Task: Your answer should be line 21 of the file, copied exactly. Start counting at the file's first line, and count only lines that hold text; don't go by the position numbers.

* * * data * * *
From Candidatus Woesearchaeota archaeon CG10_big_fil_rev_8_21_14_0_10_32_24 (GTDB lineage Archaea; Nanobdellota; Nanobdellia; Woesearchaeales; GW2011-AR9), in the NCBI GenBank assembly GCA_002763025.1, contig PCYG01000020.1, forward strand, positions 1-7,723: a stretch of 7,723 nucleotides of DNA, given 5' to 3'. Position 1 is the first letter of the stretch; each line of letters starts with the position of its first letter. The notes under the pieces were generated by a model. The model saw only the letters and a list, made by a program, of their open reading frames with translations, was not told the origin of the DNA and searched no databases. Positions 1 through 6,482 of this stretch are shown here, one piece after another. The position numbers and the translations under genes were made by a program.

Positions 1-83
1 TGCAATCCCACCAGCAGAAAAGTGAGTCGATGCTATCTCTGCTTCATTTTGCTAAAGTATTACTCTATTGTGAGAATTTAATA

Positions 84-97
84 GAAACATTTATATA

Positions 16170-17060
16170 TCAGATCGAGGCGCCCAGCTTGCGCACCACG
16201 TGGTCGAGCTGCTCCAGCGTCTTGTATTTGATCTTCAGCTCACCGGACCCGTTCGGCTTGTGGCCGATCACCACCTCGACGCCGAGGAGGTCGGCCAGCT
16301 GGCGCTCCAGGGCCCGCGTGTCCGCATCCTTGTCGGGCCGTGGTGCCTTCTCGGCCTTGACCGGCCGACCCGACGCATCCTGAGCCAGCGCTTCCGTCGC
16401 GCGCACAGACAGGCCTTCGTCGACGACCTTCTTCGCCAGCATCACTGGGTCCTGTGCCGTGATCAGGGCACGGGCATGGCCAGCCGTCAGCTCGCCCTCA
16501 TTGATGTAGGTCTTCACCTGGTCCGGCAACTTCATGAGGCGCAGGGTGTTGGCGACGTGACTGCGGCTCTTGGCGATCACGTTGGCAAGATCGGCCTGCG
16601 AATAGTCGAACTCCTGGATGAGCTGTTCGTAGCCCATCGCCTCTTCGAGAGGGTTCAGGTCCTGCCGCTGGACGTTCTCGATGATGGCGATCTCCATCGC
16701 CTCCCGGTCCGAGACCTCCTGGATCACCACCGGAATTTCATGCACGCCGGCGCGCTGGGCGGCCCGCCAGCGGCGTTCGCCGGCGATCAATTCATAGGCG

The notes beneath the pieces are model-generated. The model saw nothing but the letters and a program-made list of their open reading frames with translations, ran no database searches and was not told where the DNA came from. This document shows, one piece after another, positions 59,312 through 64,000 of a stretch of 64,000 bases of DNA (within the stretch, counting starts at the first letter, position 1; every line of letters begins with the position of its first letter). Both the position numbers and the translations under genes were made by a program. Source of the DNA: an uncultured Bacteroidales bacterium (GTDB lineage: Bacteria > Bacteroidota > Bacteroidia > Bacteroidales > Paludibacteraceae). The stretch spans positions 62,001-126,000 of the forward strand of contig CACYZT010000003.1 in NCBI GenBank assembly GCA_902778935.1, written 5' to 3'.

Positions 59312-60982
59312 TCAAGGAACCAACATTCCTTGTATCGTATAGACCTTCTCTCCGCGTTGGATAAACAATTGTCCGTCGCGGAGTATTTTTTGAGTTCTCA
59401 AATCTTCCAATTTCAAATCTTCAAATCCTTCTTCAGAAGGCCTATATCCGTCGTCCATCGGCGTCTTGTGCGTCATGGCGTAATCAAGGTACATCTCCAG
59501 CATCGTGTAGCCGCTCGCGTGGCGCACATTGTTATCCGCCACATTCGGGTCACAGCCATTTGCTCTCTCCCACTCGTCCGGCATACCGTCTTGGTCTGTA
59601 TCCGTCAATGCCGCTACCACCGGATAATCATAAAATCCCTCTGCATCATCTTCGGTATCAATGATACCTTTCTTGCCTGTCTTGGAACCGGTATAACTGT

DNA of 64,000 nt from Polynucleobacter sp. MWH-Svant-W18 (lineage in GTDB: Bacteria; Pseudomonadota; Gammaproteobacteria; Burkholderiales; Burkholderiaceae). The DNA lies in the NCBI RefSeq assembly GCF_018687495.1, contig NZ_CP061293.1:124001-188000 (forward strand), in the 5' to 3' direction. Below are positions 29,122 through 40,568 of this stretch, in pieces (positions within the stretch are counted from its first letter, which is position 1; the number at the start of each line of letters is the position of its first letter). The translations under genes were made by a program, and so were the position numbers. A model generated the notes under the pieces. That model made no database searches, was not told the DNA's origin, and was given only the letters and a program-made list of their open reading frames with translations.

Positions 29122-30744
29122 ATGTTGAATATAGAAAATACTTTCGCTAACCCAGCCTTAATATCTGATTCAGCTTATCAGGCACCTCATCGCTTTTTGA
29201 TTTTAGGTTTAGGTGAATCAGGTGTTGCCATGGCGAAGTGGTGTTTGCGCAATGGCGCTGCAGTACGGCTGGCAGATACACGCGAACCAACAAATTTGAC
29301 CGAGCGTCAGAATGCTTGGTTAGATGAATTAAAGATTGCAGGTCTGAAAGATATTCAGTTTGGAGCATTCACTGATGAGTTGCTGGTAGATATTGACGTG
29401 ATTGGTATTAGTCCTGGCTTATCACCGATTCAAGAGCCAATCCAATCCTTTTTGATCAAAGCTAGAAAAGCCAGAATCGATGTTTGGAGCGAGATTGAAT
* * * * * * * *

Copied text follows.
Positions 29122-30744